Wednesday 9 April 2014

Ricochet Robots

Robot madness - a game for the visually, creatively and, mathematically, gifted.

Hari's favourite game thus far.

This review is dedicated to my friend Hari Raja, who, since high school, has never ceased to impress me with his sheer intelligence. Such intelligence includes, but is not limited to:

  • playing "mind chess"; 
  • working out creative solutions to difficult Extension 2 HSC Mathematics questions in his head (there was a stage where he refused to use working-out paper);
  • his IT prowess;
  • being generally intelligent otherwise; and
  • utterly thrashing us in games of Ricochet Robots.

Name: Ricochet Robots (1999)

Versions: This is the 2013 edition which includes the additional 5th Silver Robot (the original version only contains the yellow, blue, green and red robots). It can be viewed as a luxury or "Deluxe" edition.

It also includes 8 double-sided board pieces (incorporating old and new boards released over the years, I suppose), 4 of which are needed to make a complete board. Thus, the number of board variations that can be created is fairly large.

The other versions work fine but may not have the silver robot or have as many game boards.

Publisher: Abacusspiele (also Z-Man Games)

Warning: A disappointing feature of this game is that some of the boards do not align well in the 'middle corners' when you punch them out of their cardboard.

Designer: Alex Randolph

Players: 1 to Infinity (literally - as many people as you can surround the table with. However, this game could accommodate an infinite amount of people if an online version of it was created)

Age: 10+

Time to play: 30 mins+ (Possibly longer if this is your first time)

Price Range (AUD): $56.95 to $107 (I got mine for $46 but prices have risen since then)

Availability:  Can be found online and some hobby game shops. It isn't that widespread.

  • Puzzle
  • Abstract
  • Classic of sorts
  • "Games like chess, but not quite as intense as chess"

Andre Lim's Rating and Brief Summary:

7.5* out of 10. (Great, arguably one of the best games the Abstract/Puzzle genre has to offer - See my Rating Scale)

If you don't like puzzle or abstract games, run away now.

This game is all about manoeuvring robots to reach a particular goal. Robots do not have brakes and travel in a straight line - they only stop when they hit an object (a wall or another robot).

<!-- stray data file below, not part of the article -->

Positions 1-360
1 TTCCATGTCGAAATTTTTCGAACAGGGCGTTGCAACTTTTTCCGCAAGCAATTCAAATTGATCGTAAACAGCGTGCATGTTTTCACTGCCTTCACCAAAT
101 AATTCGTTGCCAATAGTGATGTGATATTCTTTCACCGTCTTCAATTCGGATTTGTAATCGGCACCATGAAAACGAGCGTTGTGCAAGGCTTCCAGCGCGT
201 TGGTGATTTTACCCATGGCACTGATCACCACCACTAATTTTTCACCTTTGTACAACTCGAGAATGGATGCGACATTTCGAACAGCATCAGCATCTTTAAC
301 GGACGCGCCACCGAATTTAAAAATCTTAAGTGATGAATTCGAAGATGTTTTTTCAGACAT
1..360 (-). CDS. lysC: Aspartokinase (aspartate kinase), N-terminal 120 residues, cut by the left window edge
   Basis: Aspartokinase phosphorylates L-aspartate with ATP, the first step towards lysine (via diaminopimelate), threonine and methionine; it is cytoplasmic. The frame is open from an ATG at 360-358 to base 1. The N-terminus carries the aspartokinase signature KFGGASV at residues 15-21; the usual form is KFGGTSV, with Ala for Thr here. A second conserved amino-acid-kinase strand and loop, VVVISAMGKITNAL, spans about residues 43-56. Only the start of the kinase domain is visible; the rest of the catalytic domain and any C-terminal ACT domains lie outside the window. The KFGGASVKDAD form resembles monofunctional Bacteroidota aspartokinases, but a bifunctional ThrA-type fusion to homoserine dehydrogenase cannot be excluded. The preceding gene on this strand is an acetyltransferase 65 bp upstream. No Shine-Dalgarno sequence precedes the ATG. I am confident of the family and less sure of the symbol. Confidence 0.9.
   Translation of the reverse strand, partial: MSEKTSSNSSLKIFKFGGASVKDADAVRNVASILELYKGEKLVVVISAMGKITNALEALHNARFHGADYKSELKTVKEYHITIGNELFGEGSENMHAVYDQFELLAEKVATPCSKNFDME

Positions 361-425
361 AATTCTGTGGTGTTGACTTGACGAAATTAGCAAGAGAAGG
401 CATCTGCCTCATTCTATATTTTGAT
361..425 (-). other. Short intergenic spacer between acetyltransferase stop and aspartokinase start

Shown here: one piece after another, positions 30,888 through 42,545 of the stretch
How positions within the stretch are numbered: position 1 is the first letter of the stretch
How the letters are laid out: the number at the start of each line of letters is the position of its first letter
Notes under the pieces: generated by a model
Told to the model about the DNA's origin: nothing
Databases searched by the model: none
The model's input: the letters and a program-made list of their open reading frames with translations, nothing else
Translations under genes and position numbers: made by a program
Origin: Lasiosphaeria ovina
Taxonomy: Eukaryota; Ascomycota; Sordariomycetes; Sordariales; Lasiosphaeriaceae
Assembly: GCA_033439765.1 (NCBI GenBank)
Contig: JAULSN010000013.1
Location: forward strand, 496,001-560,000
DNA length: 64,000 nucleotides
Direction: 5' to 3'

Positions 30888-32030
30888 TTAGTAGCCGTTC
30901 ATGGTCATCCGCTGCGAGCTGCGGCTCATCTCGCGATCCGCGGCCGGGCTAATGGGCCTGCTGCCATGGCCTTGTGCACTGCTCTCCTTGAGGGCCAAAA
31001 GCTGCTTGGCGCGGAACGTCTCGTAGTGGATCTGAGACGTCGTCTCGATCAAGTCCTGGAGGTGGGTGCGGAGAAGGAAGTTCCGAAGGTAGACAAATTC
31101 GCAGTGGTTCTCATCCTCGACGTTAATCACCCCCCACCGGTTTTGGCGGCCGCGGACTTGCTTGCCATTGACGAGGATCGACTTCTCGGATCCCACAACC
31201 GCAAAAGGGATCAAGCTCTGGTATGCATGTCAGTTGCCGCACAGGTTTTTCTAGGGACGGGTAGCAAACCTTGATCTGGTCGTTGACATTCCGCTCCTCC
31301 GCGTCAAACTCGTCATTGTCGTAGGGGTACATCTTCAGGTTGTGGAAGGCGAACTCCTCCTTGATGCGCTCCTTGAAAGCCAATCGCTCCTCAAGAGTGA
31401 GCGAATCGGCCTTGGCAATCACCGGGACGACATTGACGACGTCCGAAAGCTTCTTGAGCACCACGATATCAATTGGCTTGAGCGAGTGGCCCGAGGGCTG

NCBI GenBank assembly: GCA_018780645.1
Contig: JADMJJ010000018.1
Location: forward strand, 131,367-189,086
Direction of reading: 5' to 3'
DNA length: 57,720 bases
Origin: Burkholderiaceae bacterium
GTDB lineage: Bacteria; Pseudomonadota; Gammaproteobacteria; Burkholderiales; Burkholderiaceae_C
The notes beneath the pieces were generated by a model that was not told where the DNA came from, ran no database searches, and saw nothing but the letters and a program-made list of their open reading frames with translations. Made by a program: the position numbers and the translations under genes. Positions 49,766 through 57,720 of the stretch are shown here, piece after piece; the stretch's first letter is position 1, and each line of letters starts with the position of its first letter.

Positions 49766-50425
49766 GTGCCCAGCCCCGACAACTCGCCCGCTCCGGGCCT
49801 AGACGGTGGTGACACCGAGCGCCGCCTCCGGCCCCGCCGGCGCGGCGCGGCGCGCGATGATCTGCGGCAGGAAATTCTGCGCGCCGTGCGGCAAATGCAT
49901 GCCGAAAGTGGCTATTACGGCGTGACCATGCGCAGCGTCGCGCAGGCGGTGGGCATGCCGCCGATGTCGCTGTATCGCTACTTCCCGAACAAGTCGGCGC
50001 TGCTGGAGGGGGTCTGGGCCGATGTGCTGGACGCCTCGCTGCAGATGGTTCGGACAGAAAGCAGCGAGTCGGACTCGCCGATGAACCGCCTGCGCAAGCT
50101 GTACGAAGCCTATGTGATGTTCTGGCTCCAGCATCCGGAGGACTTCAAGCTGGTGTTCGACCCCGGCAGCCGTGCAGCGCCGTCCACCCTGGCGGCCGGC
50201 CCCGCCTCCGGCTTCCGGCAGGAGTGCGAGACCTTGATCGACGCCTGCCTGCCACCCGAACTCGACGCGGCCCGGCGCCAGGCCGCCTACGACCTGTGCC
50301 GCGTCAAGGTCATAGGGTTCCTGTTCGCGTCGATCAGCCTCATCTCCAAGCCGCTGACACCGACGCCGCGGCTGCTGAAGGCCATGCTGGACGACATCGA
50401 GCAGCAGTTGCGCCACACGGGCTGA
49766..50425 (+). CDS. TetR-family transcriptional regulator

Players must "bid" the number of moves they think they need to reach the goal. The person who makes the lowest bid AND successfully demonstrates the solution wins a point.

With the right (and willing) group, the suspense and tension as everyone desperately tries to find a solution to the given puzzle makes for a competitive and fun game. What I also like about this game is that it can play as many people as you want (within reason of course - your friends have to be able to fit in the room and be able to properly see the game obviously).

However, this game isn't for everyone - especially those who don't like computing solutions in their head. Put another way, I find it very hard to see the average person enjoying this game. In that sense, I believe this game discriminates against the majority of people because it would seem to only attract a certain breed of people: those who enjoy maths competitions and engaging in challenges that test the outer limits of their brainpower.

[As a sidenote, when our group played this game with Hari he virtually won almost every single round. Hari was consistent with finding solutions to the puzzles regardless of how complex or simple they were; however, for the rest of us mere mortals, we could only demonstrate flashes of momentary brilliance and were thus only able to win every now and then.]

* July, August and September 2014: Revised down from 8.7+. I admire whoever designed this game because of its elegance and clean rules, and the mental challenge it provides to a group of gamers. However, it's not a game I would play every single time nor is it a game that everyone would look forward to. I still consider it to be arguably one of the best abstract games you can play given a certain group of people, but that group of people may be hard to come by. I think it's "accessible" to everyone in the sense that almost everyone can appreciate the beauty of this game (especially playing with experts) - but whether they can actually feel competitive is a completely different thing. But it's certainly not accessible to everyone in the ordinary meaning of the phrase due to its difficulty and the inherent abstract nature of the game.

The Good:
  • Easy to explain, simple gameplay 
  • If played with the right people, can result in intense games
  • Unique in that it's one of the only games I have experienced where there can quite often be a DEAFENING silence (not otherwise required by the game) as everyone scrambles desperately to think of a solution to the puzzle.
  • The bidding system makes for a competitive and interesting game
  • Can play HEAPS of people (as long as they can fit around the board and see everything properly). I find this to be a unique feature because it is very rare that an abstract strategy game can field so many players (especially considering that many abstract games are usually 2 player)
The Bad: